The second feature, get all parameters on page load, found under the SERPs tab, will enable all the SEO stats you’ve chosen under the Parameters tab to display for each search result on a SERP. You can select this feature for Google, Yahoo and Baidu. While it may add an extra half second to your search, the ability to see every key stat for a page before opening it will allow you to quickly scan results will speed up searches tremendously. This feature is always on when I’m working.
When you’re in the midst of link building research, you may find that the row of tabs on the top of your browser resembles a centipede. Opening countless new tabs helps me make sure that I don’t miss an opportunity. Blogrolls especially can be a major source of new tabs, as I want to explore each linking site quickly. But sometimes, enough is enough and you need to start with a fresh browser window. When this happens, or if you need to close out of Chrome and still have tabs to explore, you can use Grab Y’all Links to save all open tabs to a list that you can save to open later. You can also convert all open tabs to PDF’s, a great feature when compiling monthly reports.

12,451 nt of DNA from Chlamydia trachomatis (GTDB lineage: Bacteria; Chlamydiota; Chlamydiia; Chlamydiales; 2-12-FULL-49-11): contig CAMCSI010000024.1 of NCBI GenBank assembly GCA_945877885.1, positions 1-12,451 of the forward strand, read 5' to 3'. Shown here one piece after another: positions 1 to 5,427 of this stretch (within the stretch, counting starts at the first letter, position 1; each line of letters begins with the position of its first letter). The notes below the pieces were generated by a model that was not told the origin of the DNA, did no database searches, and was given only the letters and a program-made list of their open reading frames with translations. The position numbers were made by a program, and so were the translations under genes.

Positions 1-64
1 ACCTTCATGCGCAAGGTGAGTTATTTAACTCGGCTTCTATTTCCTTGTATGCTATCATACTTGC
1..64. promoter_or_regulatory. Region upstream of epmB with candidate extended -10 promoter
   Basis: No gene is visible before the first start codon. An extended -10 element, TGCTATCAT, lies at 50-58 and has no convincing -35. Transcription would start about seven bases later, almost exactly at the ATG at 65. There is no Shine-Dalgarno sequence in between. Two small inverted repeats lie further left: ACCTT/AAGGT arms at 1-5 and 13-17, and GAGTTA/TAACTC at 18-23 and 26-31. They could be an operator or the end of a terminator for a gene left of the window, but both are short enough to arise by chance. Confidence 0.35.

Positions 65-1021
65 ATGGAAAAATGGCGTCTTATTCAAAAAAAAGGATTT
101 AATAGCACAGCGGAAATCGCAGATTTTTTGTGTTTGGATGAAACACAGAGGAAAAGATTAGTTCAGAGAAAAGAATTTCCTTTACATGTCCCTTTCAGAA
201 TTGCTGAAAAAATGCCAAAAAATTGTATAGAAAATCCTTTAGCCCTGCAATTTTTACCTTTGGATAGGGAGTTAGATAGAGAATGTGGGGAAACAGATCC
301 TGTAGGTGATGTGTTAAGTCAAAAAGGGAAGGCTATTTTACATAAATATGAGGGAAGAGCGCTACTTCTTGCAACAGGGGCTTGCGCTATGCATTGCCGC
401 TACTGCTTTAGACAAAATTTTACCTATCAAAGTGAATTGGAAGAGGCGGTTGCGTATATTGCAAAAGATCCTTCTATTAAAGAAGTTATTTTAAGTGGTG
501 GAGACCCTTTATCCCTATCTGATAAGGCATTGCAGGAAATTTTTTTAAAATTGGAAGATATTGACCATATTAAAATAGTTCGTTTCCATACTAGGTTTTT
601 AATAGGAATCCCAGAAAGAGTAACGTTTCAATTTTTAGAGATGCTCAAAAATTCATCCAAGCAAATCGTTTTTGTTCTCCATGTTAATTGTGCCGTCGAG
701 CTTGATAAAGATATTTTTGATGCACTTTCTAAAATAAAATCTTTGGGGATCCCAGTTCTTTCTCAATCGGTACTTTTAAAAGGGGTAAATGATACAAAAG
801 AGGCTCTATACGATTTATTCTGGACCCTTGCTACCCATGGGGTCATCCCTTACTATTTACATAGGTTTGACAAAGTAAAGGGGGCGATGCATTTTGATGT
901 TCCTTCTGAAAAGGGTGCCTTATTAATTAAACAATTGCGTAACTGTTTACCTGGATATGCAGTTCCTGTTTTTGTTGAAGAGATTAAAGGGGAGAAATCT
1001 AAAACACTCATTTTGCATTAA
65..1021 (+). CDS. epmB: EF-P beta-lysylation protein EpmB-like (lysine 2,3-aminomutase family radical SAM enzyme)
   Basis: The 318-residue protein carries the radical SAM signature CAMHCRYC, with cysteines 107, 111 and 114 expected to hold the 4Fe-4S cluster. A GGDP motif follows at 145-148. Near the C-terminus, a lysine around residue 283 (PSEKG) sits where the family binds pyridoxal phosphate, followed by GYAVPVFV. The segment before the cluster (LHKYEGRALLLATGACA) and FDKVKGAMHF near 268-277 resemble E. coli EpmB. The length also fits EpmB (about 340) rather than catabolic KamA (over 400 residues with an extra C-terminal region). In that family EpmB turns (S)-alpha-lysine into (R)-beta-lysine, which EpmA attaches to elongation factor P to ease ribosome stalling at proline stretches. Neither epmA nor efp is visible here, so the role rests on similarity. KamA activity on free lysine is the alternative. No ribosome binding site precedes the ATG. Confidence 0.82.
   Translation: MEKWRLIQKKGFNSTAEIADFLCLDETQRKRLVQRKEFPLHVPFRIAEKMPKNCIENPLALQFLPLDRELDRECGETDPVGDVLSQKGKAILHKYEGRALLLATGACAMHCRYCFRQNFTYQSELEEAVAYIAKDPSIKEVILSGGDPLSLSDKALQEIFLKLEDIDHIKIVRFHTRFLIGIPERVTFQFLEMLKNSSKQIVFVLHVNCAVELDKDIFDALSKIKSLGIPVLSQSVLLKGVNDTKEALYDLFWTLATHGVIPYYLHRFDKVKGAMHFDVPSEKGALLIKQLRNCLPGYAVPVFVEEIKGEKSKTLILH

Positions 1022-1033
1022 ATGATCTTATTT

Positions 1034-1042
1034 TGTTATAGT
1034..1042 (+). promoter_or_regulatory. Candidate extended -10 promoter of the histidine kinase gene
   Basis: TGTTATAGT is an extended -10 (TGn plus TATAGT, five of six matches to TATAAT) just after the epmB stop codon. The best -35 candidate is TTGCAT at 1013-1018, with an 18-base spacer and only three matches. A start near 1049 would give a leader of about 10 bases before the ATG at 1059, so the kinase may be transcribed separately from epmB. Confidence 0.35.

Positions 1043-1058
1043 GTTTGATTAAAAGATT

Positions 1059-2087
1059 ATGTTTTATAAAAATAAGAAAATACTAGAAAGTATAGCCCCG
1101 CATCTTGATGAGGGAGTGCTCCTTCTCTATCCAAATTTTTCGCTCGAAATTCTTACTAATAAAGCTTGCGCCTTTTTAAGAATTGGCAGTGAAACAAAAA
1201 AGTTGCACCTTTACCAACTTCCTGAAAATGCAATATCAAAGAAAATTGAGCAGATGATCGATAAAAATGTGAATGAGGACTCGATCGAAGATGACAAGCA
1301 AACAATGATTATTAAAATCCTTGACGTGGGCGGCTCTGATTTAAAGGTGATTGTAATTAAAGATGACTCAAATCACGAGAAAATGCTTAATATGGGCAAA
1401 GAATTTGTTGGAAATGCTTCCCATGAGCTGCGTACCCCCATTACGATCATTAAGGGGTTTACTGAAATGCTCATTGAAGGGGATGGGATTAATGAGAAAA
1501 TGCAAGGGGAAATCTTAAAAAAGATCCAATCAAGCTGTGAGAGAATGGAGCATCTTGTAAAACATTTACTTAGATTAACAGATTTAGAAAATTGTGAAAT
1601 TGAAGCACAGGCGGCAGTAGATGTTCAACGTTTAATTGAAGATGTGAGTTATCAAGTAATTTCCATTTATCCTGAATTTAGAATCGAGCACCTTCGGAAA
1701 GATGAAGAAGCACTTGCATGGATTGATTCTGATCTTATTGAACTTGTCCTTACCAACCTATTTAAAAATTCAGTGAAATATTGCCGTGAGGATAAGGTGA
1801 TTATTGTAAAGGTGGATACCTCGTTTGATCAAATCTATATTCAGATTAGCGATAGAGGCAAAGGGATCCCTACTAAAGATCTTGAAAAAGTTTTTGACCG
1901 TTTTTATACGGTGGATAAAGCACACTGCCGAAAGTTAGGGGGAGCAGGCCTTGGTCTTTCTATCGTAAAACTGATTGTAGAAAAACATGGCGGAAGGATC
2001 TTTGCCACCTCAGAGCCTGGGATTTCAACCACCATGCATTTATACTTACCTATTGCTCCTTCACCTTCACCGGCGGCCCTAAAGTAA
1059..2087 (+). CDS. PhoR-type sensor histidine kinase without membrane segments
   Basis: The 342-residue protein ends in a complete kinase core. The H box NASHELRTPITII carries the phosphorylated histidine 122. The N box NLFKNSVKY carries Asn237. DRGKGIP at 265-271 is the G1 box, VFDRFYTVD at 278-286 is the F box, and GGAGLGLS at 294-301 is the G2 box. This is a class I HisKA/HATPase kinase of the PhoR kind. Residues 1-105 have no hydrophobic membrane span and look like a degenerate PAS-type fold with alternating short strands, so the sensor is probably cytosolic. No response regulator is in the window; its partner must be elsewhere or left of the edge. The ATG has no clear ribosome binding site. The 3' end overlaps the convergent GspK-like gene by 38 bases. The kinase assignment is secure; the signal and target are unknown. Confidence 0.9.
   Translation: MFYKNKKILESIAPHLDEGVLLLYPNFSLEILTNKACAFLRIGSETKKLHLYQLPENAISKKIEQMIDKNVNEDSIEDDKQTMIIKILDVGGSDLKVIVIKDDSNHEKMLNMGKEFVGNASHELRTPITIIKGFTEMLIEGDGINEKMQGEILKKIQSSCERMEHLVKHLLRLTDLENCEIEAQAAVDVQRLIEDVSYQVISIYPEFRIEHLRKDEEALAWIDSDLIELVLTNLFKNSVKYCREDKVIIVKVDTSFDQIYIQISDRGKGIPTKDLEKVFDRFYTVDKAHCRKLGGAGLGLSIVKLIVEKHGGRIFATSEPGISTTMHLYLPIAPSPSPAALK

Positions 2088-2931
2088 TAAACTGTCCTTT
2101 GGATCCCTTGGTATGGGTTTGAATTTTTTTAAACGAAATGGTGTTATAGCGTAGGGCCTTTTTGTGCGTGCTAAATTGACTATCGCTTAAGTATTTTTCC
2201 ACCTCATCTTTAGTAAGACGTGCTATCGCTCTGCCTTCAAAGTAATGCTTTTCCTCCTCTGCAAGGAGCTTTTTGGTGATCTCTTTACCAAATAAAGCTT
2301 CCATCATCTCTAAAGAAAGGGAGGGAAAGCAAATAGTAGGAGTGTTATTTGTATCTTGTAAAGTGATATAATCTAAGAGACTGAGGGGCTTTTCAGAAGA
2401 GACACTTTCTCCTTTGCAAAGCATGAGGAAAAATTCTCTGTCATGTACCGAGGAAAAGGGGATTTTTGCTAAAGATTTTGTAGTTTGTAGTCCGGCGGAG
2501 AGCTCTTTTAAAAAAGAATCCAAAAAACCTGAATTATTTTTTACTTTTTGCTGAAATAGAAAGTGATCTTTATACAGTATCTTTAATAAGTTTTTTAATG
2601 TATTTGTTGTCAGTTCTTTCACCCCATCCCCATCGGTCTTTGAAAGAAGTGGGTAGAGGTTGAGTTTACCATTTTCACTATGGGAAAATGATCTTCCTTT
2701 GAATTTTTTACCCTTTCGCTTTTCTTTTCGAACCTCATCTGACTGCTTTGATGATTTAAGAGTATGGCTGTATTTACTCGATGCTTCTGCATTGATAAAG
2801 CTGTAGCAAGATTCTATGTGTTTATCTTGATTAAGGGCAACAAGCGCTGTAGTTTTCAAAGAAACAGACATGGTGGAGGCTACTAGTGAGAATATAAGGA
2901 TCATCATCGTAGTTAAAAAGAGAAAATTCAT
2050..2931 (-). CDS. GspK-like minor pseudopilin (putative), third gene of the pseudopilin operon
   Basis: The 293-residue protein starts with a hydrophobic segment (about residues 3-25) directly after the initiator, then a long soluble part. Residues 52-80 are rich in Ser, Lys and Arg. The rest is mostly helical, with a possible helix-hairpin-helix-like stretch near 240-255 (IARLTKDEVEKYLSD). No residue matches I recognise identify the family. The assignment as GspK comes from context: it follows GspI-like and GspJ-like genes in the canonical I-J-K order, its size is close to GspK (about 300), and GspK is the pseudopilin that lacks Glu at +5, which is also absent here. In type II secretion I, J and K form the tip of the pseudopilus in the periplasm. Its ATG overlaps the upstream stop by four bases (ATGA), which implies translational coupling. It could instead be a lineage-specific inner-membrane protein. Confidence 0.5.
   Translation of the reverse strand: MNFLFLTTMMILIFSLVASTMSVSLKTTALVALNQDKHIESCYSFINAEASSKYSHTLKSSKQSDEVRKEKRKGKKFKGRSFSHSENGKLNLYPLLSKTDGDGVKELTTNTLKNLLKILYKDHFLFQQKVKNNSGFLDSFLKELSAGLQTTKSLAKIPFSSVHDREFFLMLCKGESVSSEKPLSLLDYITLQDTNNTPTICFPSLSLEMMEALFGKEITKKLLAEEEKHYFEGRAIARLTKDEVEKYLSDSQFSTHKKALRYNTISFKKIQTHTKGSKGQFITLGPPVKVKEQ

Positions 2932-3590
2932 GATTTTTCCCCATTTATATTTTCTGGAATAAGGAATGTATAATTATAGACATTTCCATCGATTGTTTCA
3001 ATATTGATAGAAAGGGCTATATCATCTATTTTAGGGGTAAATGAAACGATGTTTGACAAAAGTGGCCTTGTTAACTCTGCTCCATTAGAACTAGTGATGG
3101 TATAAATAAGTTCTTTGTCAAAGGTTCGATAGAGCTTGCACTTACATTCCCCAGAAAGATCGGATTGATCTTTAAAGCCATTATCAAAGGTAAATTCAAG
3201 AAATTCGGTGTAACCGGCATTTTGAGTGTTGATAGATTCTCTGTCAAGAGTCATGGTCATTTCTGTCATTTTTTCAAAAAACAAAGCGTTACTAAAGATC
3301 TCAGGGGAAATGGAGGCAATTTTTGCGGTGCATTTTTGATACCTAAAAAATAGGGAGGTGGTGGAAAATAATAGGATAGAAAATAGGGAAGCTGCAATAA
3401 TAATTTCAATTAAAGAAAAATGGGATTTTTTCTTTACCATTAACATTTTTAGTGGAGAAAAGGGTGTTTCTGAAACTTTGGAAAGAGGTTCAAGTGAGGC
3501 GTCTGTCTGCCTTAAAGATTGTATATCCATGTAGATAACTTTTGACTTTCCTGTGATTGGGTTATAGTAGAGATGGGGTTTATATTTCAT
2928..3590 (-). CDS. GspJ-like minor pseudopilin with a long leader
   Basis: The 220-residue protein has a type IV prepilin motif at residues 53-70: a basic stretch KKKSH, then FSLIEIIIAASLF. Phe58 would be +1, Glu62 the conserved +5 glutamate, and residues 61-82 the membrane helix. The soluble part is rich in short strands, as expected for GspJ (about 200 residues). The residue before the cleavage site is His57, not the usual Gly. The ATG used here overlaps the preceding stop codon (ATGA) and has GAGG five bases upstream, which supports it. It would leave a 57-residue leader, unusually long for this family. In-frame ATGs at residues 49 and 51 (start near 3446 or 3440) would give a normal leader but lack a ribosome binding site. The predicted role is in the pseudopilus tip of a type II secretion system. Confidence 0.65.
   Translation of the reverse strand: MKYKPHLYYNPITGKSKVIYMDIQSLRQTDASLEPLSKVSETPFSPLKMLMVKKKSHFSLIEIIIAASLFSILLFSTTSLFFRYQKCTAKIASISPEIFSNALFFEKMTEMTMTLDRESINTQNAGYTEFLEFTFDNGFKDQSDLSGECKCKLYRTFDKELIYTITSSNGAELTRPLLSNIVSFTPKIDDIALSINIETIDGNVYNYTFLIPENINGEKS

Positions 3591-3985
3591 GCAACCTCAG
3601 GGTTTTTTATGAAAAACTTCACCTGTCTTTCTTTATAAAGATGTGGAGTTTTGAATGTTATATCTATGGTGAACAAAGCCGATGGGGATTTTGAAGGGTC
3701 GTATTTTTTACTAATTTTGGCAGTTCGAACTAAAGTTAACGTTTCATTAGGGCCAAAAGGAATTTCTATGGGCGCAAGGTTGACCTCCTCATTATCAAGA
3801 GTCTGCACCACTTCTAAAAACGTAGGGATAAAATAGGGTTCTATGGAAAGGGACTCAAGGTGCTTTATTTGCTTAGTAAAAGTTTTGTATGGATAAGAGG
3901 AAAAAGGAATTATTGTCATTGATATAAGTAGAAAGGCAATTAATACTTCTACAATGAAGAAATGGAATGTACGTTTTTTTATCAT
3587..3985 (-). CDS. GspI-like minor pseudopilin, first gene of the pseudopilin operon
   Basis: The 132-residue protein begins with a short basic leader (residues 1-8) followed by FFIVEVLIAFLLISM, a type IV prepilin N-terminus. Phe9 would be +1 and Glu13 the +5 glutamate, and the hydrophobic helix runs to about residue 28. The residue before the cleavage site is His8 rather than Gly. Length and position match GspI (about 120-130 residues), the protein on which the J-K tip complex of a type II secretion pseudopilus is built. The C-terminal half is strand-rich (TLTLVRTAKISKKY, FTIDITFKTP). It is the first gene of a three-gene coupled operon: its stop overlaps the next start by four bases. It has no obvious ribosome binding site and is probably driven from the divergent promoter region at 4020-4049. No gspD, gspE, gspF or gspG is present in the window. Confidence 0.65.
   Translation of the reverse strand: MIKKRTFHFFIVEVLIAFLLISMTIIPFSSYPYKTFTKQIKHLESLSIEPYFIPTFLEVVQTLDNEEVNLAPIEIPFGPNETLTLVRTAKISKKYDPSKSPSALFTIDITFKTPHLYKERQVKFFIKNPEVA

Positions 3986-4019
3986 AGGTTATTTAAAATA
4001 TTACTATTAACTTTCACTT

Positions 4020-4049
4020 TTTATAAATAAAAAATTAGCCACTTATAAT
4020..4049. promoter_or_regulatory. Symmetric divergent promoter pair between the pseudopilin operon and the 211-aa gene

Another trick I like to use with this plugin is to combine it with the bookmarking features of Chrome. If I find sites that I’m not sure about targeting (in the maybe pile), I can bookmark them under a new folder in Bookmarks. When I’m done researching, I can go back to the folder I’ve been saving under and select Open All Bookmarks in New Window. Then I grab a URL list of the open tabs with Grab Y’all Links and save them in a spreadsheet to either keep for later or upload into another SEO tool for further analysis.